|MAGNIFICENT SURVIVOR - CONTINUED
EXISTENCE OF THE TASMANIAN TIGER
After five months alone
in the bush, I was left with a deep sense of loneliness and depression.
Many have underestimated the task of trudging the bush looking for an animal
which the whole world says is extinct. I did learn a lot however;
with so little recorded knowledge of thylacine habits or field sign, the
only way to understand the Tasmanian tiger is to first understand all other
animals in the work area.
interesting signs were found, but nothing definite.
| Camping alone in the
bush for weeks does strange things to the mind. During this second
search I experienced depression approaching a nervous break down.
After one three-week period wandering around the bush alone looking for
tiger, tiger, tiger, I actually started to forget what I was looking for.
The image of a thylacine became blurred in my mind, and I couldn't remember
what they looked like. No amount of tears or self pity would let
me see one, or even the slightest evidence of one.
Trying to truly get
inside the head of an animal which nobody knows much about, and was probably
extinct, was a source of unspeakable depression. I felt sorry for
this species - so persecuted that it was now nowhere to be found.
I realised there was a problem, when on a sunset hill looking over forest
as far as the eye could see, I started to view myself as the last Tasmanian
tiger; lonely and wandering around the bush looking for a mate, but unable
to find one.
vehicle endured almost as much hardship as I did.
| It was about half-way
through the second search that I began to think more seriously about the
movie script. I could not find the Tasmanian tiger, but I felt the
need to show others the emotion revolving in my head, so I set out to bring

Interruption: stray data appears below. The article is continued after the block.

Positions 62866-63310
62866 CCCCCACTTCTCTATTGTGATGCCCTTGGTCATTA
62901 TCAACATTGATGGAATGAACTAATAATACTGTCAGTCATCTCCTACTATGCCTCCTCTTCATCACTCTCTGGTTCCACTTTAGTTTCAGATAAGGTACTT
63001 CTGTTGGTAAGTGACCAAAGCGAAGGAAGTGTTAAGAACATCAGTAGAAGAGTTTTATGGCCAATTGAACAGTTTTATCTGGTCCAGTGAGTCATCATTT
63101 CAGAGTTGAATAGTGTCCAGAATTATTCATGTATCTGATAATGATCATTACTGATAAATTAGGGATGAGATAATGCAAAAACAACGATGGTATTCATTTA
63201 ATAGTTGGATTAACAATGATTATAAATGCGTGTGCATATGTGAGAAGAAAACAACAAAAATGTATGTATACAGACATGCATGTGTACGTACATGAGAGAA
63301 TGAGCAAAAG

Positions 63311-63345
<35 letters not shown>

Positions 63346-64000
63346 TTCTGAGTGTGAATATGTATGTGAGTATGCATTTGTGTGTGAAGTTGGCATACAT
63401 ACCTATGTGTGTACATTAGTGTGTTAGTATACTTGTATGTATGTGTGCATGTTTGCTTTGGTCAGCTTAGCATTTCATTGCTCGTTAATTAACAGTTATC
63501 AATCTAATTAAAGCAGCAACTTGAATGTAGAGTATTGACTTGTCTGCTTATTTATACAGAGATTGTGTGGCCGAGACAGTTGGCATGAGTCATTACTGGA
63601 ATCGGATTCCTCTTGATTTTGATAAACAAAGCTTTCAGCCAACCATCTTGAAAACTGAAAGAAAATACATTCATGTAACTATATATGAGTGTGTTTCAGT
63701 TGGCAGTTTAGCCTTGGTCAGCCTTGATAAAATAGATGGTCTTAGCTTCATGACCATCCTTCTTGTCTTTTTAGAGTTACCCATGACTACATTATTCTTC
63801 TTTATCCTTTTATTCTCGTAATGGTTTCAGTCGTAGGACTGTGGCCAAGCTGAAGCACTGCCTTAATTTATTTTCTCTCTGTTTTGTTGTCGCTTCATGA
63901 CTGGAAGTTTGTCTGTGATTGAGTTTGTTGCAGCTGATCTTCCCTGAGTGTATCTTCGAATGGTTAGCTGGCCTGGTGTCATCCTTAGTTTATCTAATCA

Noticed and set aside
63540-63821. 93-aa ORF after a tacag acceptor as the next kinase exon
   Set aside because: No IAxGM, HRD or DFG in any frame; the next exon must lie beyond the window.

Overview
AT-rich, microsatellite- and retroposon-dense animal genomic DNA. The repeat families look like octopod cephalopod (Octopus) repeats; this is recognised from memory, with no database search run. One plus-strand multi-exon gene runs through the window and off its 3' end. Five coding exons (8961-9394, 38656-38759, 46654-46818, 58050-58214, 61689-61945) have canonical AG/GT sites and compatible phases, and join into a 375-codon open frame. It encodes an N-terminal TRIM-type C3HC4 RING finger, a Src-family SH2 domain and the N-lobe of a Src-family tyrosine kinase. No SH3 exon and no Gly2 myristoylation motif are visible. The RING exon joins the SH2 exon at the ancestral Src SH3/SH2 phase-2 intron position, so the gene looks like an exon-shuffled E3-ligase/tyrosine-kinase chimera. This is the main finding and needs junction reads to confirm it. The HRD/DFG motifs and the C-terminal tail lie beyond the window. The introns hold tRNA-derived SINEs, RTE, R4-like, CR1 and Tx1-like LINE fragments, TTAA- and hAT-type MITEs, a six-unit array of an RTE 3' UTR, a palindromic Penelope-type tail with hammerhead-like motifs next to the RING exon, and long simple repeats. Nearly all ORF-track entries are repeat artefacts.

the species to life in a feature film. When times were worst, I drew
strength from imagining how the scenes would look; in effect creating a
tiger to replace the one I couldn't find. This second search lasted
seven months or so, by which time I was mentally and physically exhausted,
and had all but given up.
While taking a break
at my home in Queensland to mentally recover, I was able to finish the
film script, and preparations were made to gain funding for production.
While organising the film script, I conducted a review of recent thylacine
literature and managed to gain a few new insights on behaviour and preferred
habitat. Several mentally gruelling field searches followed over
the next two years without much joy, although there was a sense that I
was slowly narrowing it down. During May 2002, I was finally able
to glimpse a juvenile thylacine for five seconds. The next day, I
saw an adult in the same area. My online book describes both sightings
a break to regain motivation, I was back in 2000 with a smaller 4WD to
easier access the abandoned logging tracks.
Of course, everything
changed after actually seeing the animals. For the next four months,
I lived in rented cars trying to film thylacines in the same area without
success. After the first month, it was abundantly clear that working
out of a car in the middle of winter was unsustainable, so the decision
was made to buy a house nearby.